Safian Atan1, Michael H. Gardner1, James M. Borer1, Roger Wagerle1
(1) Colorado School of Mines, Golden, CO
Reservoir upscaling is a standard step in converting a high-resolution geological model to a more CPU manageable fluid flow simulation model. Upscaling involves increasing the cell size in the model, either the areally (upgridding) or stratigraphically (uplayering).
To test the impact of upscaling on models of submarine channel reservoirs, a 2D-outcrop geologic model was converted to a two-million cell deterministic reservoir model. The modeled middle Brushy Canyon Formation consists of stacked submarine channel complexes and associated overbank deposits. Over 400 1D profiles and 140 surfaces characterize the 120-m thick and 1770-m wide cross-sectional area. A matrix of fifty-six realizations of the base-case outcrop model was constructed by systematically increasing the cell size, first in the horizontal direction (grid) then in the vertical direction (layers). This process identified the optimum combination of layer and cell manipulation required to produce a visual match to the base-case model. The simulation involves a simple injector-producer pressure maintenance scenario. Single-phase, black oil properties and water are injected to maintain a constant reservoir pressure.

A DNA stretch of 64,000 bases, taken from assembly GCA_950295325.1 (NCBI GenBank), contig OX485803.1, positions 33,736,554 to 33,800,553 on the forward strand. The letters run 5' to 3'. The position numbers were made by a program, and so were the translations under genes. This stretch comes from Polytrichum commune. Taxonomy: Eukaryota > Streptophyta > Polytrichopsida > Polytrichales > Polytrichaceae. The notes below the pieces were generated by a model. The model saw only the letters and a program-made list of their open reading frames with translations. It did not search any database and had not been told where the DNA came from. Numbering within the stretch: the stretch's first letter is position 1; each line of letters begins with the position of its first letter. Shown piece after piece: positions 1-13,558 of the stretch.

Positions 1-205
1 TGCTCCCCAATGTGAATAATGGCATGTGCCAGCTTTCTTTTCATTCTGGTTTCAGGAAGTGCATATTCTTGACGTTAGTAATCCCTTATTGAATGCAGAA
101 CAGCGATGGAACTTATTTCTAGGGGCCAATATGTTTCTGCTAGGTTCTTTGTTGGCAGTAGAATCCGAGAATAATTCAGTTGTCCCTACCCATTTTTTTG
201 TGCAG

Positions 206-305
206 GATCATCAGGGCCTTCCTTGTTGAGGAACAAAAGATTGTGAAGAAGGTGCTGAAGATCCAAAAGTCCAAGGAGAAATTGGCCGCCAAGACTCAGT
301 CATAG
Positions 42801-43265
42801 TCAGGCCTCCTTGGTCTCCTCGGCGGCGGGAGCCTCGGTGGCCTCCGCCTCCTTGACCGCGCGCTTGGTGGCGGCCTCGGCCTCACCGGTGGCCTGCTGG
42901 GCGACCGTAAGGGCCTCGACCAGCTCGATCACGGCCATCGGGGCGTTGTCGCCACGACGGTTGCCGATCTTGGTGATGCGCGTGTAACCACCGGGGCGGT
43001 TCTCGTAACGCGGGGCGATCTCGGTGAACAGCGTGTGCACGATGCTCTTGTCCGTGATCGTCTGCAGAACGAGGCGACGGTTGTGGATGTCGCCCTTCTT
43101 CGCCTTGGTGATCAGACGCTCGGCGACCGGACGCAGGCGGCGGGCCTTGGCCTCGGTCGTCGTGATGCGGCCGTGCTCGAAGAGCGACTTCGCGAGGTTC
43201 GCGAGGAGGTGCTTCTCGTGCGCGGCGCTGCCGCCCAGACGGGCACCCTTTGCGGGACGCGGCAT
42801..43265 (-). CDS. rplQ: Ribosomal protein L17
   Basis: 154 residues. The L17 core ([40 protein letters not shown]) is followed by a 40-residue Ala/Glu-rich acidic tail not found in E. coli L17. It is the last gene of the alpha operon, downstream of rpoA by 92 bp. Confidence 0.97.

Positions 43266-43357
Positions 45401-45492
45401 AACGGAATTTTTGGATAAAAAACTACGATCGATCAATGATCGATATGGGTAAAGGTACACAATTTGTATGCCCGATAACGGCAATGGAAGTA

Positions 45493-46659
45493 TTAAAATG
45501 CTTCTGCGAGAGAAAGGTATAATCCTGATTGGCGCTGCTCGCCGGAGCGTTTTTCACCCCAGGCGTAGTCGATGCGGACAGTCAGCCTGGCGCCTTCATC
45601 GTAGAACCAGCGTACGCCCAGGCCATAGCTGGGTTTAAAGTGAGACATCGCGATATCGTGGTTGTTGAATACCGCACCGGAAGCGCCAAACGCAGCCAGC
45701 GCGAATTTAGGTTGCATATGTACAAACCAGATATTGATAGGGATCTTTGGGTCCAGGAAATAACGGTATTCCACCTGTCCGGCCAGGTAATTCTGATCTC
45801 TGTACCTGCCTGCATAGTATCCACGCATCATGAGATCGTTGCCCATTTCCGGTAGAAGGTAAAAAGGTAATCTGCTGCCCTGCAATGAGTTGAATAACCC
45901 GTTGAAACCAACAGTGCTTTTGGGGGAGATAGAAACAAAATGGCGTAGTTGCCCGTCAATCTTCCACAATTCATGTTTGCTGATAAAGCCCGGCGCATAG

Simulation results indicate recovery efficiency is over-estimated when upscaled realizations fail to preserve fine-scale heterogeneity. Upscaled models that produce a good visual match, but average out centimeter-scale shale layers tend to flow an average of 45-50 percent better than higher-resolution models that include these fine-scale heterogeneities. The loss of fine scale heterogeneity through upscaling produces an approximate 40 percent change in ultimate oil recovery, depending on the realization (poor to good visual match) compared to the base-case model.
AAPG Search and Discovery Article #90906©2001 AAPG Annual Convention, Denver, Colorado